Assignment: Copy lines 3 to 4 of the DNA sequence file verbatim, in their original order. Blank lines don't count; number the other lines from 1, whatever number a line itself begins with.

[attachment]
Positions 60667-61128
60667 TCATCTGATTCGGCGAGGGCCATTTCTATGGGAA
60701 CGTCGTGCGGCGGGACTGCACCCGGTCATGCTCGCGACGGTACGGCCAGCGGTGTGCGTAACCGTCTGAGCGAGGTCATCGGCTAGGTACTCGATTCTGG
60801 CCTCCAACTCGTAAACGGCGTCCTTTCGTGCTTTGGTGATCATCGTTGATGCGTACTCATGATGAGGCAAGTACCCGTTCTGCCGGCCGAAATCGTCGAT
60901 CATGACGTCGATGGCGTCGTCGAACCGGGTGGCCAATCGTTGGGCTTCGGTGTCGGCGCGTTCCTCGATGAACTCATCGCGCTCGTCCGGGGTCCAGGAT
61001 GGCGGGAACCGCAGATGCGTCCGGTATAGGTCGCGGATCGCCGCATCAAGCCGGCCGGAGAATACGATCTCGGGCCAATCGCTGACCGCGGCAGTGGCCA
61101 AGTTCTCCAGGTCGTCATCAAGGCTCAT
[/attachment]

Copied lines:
60701 CGTCGTGCGGCGGGACTGCACCCGGTCATGCTCGCGACGGTACGGCCAGCGGTGTGCGTAACCGTCTGAGCGAGGTCATCGGCTAGGTACTCGATTCTGG
60801 CCTCCAACTCGTAAACGGCGTCCTTTCGTGCTTTGGTGATCATCGTTGATGCGTACTCATGATGAGGCAAGTACCCGTTCTGCCGGCCGAAATCGTCGAT